The Met produces around thirty publications a year, including special exhibition and permanent collection catalogues, guides, the quarterly Bulletin, the annual Journal, and many other special projects. As an assistant in the Editorial Department, I get a glimpse of all stages of production, from the initial proposal until the time the bound book arrives on my desk. Each project can take more than a year and requires close collaboration among the contributors—curators, photographers, designers, outside authors, and, occasionally, collectors—and the editorial staff. I have the opportunity to observe this creative process, to get to know the individuals involved, and to discover their perspectives on and passion for a particular subject. I'll be posting a series of interviews and articles about our current and upcoming books to keep you up to date about Met Publications, and to share what I learn about new projects.
I recently visited Sabine Rewald, curator of Rooms with a View: The Open Window in the 19th Century, to ask about her inspiration for the subject and the process of creating such a beautiful exhibition and catalogue. Her office includes a large window that frames a view of Central Park and, on the adjacent wall, a sizeable reproduction of one of the works in the catalogue, Georg Friedrich Kersting's 1814 painting Man Reading by Lamplight (Museum Oskar Reinhart am Stadtgarten, Winterthur).
Nadja Hansen: What was the initial inspiration for this exhibition and catalogue?
Sabine Rewald: Initially I had been interested in romantic rooms, but that could be a limitless theme, and how do you really classify a room that way? It was a dead end. But I knew Lorenz Eitner's 1955 essay [see reference] about the open window motif in the Romantic period; and ever since the 1991 Met exhibition of Caspar David Friedrich's paintings from the U.S.S.R [The Romantic Vision of Caspar David Friedrich: Paintings and Drawings from the U.S.S.R., January 23–March 31, 1991], which included Friedrich's sepia watercolor of a closed window with a view of a park, I have been interested in the theme. Focusing the exhibition only on the romantic motif of the open window worked better because it proposed limits. There were only so many works; artists rarely did the theme more than once. The open window is an echo of the canvas, and a threshold literally and symbolically—you are inside and yet long for something outside; it combines the painterly and the romantic, and that is rare.
Nadja Hansen: The book is not laid out in a linear way, by chronology or geography, but rather by theme. Why did you make that decision?
Sabine Rewald: I never go by chronology or nationality, I always arrange works by theme. It allows you to compare and contrast the approach different artists took to a similar subject matter. The book explores several different moods artists sought to create with the open window: it moves from Romanticism that focuses on the stark contrast between inside and outside, the familiar and the unknown, to a gentler Biedermeier coziness, that ineffable quality that light from a window lends to a scene, and ends with the luminous empty rooms by the great realist painter Adolf Menzel.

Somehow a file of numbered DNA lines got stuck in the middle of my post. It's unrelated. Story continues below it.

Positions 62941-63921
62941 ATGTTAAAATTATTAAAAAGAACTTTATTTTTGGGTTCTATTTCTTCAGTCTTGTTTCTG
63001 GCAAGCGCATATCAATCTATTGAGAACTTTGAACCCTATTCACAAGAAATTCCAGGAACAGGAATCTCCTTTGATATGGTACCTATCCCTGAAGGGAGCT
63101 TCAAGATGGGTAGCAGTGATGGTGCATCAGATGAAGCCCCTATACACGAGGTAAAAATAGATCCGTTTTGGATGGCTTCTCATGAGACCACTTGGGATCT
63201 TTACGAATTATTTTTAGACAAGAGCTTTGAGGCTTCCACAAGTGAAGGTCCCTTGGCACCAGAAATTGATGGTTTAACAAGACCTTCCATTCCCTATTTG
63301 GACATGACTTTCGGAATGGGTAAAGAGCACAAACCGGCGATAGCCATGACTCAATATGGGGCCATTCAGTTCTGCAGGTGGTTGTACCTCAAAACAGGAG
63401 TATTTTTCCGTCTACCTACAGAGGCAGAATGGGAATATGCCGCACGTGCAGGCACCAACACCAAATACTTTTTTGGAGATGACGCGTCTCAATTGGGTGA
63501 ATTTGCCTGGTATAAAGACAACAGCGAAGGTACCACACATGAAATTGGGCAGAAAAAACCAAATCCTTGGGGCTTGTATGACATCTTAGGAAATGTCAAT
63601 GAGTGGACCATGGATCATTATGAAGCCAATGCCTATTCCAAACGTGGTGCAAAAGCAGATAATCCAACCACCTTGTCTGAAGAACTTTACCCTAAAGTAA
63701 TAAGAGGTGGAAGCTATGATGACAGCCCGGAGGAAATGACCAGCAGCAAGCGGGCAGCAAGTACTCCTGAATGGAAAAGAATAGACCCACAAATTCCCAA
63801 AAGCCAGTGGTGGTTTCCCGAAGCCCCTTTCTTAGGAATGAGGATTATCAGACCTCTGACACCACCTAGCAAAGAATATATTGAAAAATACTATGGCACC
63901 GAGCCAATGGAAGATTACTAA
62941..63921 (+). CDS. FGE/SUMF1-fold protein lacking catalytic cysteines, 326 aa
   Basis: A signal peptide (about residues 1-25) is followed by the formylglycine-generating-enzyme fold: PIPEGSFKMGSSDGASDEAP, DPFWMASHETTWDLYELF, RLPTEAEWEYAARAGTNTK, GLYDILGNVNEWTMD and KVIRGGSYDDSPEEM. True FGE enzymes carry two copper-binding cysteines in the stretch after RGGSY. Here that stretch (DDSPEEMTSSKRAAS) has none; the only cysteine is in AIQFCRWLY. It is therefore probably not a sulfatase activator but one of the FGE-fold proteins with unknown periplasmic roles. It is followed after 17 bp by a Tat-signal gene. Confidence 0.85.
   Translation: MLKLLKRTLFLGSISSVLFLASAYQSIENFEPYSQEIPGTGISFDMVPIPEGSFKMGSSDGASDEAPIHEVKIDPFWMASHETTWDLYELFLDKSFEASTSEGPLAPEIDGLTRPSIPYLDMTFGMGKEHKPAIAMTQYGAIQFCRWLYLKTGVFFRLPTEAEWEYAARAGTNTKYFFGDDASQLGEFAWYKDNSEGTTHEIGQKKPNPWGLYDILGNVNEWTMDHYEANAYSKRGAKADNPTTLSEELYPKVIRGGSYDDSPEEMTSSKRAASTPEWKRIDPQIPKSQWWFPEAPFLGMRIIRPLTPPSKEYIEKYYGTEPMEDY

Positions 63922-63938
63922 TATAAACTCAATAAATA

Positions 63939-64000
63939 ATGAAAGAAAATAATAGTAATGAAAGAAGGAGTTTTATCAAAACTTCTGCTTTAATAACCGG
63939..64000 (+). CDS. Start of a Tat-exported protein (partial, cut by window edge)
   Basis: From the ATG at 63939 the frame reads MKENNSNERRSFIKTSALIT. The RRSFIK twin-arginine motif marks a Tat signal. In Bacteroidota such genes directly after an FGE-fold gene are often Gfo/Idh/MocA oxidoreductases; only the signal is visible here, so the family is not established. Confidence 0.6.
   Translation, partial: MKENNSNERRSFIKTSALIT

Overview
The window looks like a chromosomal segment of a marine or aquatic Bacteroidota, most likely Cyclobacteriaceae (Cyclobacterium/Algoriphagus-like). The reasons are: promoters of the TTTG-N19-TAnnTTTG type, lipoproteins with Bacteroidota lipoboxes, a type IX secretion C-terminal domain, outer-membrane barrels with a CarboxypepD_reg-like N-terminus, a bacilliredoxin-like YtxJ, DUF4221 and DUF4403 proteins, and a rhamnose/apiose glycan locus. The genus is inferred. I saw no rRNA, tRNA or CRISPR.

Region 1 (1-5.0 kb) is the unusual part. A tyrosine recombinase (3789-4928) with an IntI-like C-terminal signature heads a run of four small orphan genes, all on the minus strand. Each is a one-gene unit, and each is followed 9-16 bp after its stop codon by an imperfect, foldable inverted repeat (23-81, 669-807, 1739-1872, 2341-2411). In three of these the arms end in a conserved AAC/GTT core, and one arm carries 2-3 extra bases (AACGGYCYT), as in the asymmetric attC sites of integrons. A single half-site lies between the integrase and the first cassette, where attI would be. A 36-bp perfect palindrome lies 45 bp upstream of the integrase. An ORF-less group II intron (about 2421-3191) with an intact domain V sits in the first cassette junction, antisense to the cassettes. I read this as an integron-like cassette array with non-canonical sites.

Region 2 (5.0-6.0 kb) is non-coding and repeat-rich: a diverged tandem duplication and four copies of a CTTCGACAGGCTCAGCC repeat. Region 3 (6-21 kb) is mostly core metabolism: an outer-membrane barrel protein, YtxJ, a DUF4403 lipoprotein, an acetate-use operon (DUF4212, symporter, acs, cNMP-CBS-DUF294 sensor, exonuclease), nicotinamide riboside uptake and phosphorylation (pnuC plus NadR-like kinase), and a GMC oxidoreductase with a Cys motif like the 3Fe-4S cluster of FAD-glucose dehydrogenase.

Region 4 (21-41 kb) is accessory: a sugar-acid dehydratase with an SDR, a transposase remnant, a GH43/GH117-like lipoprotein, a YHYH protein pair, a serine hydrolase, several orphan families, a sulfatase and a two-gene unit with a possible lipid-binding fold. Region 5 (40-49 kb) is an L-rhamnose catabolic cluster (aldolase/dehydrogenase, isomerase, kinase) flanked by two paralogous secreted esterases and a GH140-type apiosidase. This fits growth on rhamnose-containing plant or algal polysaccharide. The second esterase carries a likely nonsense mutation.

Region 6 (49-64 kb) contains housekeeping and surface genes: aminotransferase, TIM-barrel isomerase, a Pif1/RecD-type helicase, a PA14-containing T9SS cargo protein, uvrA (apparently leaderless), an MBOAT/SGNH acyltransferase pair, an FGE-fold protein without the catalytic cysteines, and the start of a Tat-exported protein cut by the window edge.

Nadja Hansen: Many of the works in the exhibition are loans from European museums. How did you go about finding all these works and getting them here for the exhibition?
Sabine Rewald: Most artists painted so few open window scenes that I had to go all over to find the ones that existed. These were scenes artists really painted for themselves: a study in light, a study in contrasts, a memory of a time in their lives they lived abroad. I would often go to Europe on courier trips, bringing a work of art somewhere, and I would take trains or planes to the different museums from which I wanted to borrow pictures for the exhibition. I would meet with colleagues and they would get excited about the project, one never done before, and start recommending other works, either from their collection or from another. The hard part is we have so many loans from countries where we are just getting one or two works, so instead of, say, twenty from France and twenty from Germany and that’s it, we have four from Austria, one from Hungary, two from Italy, one from Sweden, five from Denmark, etc. It was a major production to coordinate.
Nadja Hansen: Initially flipping through the pages of the book, my colleagues and I thought it would be such a lovely Mother's Day gift. What do you think?
Sabine Rewald: It's the perfect book for Mother’s Day, there is nothing to offend anybody! My last several books were anything but. A couple years ago, I met a diplomat in Paris, we started talking about art and when I returned home I wanted to send him one of my books. Well, I thought of my last book, Glitter and Doom, and all the prostitutes and war cripples and sadists and I didn't feel it was appropriate. I am so glad I have a book to send him now; I have been waiting for two years!
Nadja Hansen is an editorial assistant in the Editorial Department.
Exhibition: Rooms with a View: The Open Window in the 19th Century
Catalogue: The Met Store
"The Open Window and the Storm-Tossed Boat: An Essay in the Iconography of Romanticism," The Art Bulletin (JSTOR subscription required), Vol. 37, No. 4 (Dec., 1955), pp. 281–290